The work that the OECD Rural Working Party has carried out in the last years has converged towards the acceptance that traditional top-down approaches and sectoral subsidies to rural areas have not given the expected results and that there is a need for place-based policies which can capture the diversity of rural areas and respond timely to their new challenges. Developments in a fast changing international scenario continue to throw into stark relief the necessity to re-think rural development policies. Globalisation, changes in the public financing of the agriculture sector and the emergence of important non-farm niche markets put rural regions in direct competition confronting them with threats and opportunities that require new policy instruments and skills at the national and sub-national level. Changes do not affect only markets and economic actors but question the role of institutions, private actors and the civil society in rural development. Moreover, processes of administrative, political and fiscal decentralisation put more emphasis on the capacity of local actors and renewed horizontal and vertical relations.
Against this background, policy makers increasingly recognise that traditional rural development policies need to be upgraded and, in many cases, phased out and substituted with more appropriate instruments capable to deal with externalities, to valorise local amenities and, in a context of asymmetric information, to make good use of the knowledge shared by different actors. To adapt to such a scenario several countries have begun to design new policies and to introduce innovative forms of vertical and/or horizontal co-ordination.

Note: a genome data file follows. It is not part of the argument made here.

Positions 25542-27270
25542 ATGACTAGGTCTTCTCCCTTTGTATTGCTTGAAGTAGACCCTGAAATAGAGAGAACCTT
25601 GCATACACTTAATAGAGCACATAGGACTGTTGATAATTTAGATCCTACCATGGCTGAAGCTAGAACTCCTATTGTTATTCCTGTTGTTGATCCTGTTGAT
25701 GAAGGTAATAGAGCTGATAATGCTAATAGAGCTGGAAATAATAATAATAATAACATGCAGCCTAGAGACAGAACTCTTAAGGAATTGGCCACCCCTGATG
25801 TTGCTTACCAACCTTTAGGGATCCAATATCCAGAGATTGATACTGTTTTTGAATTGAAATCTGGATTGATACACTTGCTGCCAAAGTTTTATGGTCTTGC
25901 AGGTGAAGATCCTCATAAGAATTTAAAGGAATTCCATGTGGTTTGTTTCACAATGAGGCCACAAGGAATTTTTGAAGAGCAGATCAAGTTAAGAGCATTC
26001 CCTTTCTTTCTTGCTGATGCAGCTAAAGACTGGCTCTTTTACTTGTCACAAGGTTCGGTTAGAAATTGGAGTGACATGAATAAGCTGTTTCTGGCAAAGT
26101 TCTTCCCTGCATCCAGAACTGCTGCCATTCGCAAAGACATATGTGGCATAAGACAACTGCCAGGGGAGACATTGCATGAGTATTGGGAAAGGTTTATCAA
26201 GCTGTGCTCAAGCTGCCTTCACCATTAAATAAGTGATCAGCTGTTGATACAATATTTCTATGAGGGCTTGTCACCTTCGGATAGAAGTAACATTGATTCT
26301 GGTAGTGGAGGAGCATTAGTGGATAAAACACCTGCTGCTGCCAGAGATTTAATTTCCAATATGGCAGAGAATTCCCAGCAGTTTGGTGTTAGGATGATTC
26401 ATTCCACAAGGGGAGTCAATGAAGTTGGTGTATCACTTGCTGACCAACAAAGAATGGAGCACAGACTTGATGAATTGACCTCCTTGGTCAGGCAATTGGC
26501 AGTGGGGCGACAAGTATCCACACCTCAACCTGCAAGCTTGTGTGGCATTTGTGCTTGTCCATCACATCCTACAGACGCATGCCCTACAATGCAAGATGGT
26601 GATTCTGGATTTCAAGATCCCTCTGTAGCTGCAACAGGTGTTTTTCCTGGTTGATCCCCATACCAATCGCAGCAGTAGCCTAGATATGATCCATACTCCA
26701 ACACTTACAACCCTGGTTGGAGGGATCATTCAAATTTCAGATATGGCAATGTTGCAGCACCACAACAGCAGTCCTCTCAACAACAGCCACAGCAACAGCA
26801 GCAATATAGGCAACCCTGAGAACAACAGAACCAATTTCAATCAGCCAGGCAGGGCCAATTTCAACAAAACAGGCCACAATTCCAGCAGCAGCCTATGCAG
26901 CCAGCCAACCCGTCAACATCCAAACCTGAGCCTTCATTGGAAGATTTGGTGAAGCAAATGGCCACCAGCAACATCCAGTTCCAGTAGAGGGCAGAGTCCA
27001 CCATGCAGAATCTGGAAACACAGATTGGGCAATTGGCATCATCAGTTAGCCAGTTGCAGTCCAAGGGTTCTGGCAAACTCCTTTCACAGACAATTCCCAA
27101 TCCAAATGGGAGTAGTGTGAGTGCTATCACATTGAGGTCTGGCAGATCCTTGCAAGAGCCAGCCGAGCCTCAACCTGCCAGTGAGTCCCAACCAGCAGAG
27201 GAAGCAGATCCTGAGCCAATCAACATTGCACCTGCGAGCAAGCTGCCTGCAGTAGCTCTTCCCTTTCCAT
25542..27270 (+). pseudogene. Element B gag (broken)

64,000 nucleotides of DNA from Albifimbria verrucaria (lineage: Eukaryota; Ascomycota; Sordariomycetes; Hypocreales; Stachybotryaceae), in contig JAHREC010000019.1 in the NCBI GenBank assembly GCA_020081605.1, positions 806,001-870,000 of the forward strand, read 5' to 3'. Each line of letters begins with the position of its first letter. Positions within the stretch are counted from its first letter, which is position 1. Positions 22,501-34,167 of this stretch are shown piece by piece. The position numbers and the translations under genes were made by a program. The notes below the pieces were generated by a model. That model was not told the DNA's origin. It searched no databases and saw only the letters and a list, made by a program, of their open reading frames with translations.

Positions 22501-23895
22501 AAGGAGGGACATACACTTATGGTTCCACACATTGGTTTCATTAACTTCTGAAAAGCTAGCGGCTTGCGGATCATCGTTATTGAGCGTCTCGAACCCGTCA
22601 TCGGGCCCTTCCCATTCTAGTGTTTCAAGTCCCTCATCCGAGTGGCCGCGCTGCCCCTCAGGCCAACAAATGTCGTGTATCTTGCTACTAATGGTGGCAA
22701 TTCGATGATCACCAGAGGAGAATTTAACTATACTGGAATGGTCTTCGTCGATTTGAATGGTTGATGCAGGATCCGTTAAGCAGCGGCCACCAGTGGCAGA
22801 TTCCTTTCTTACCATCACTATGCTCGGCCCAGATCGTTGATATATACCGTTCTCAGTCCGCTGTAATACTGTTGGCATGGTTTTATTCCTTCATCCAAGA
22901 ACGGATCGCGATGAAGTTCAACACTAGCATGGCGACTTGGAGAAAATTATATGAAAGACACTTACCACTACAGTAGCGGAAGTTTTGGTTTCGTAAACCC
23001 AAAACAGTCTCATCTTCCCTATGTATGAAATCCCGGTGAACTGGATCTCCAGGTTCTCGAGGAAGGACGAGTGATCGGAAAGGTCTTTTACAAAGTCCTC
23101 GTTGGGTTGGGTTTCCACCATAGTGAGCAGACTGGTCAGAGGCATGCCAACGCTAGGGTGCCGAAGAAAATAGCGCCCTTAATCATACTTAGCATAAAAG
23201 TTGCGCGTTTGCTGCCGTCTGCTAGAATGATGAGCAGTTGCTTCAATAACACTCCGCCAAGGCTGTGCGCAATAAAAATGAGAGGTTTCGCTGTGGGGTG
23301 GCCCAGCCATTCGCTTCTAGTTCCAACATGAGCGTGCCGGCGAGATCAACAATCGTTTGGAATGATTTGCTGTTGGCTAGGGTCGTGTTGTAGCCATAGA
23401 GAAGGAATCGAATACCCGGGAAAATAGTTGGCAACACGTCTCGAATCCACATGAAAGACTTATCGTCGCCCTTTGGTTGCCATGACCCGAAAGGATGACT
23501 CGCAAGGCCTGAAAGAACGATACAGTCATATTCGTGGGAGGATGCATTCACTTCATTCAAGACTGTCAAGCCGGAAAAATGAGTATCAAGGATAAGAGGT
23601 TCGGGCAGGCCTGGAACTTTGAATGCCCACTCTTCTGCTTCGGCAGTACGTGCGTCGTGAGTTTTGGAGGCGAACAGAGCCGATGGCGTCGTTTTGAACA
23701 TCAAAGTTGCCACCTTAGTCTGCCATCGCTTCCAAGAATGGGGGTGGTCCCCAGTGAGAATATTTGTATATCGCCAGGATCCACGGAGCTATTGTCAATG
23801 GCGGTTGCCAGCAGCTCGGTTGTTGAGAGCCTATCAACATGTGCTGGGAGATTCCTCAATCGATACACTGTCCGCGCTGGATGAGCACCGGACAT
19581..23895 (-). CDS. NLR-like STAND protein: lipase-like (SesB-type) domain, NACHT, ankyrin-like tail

A particularly interesting and innovative experience is represented by the Mexican Micro-regions Strategy. Introduced in 2001, the strategy marks a breakthrough in the traditional top-down, sectoral approach that has long characterised rural development policies in the Country. It adopts a holistic approach to integrate scattered policy initiatives into a comprehensive framework and works for a shift towards a "new rural governance" based on negotiation, consultation and commitment from various government levels and the civil society. With the introduction of the Micro-regions Strategy, the Mexican Government puts a new focus on places instead of sectors and on investments instead of subsidies. It is relatively early to judge the strategy, however the factors that will be critical for its success or failure are already emerging and are analysed in this paper.
This paper is divided into three sections. Section 1 provides an overview of policy and governance trends affecting Mexican rural areas. This part highlights the current shift from a purely sectoral towards a place-based approach to rural development. Section 2 outlines the most defining characteristics of the Micro-regions Strategy, from its functioning to its financing. Section 3 sets out the most critical issues related to the conception and implementation of the strategy and discusses possible directions for improvement.